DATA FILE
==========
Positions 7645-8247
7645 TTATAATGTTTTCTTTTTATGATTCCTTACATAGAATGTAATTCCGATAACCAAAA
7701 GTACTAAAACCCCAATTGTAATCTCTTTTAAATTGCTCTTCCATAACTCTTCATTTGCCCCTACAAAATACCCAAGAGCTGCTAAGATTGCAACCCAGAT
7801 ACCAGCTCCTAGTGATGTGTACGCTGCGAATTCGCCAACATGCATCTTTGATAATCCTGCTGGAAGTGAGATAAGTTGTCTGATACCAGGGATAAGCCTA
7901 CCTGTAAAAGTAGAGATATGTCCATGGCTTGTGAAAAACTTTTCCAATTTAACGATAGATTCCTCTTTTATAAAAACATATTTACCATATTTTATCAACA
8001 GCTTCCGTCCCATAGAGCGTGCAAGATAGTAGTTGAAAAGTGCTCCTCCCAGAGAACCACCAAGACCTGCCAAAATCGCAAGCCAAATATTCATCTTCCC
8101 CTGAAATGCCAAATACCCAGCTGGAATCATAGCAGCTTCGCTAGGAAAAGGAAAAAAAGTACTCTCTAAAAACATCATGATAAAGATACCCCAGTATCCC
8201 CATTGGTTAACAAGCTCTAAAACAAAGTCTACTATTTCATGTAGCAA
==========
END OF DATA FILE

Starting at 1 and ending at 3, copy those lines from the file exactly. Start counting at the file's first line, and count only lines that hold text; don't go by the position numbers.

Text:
Positions 7645-8247
7645 TTATAATGTTTTCTTTTTATGATTCCTTACATAGAATGTAATTCCGATAACCAAAA
7701 GTACTAAAACCCCAATTGTAATCTCTTTTAAATTGCTCTTCCATAACTCTTCATTTGCCCCTACAAAATACCCAAGAGCTGCTAAGATTGCAACCCAGAT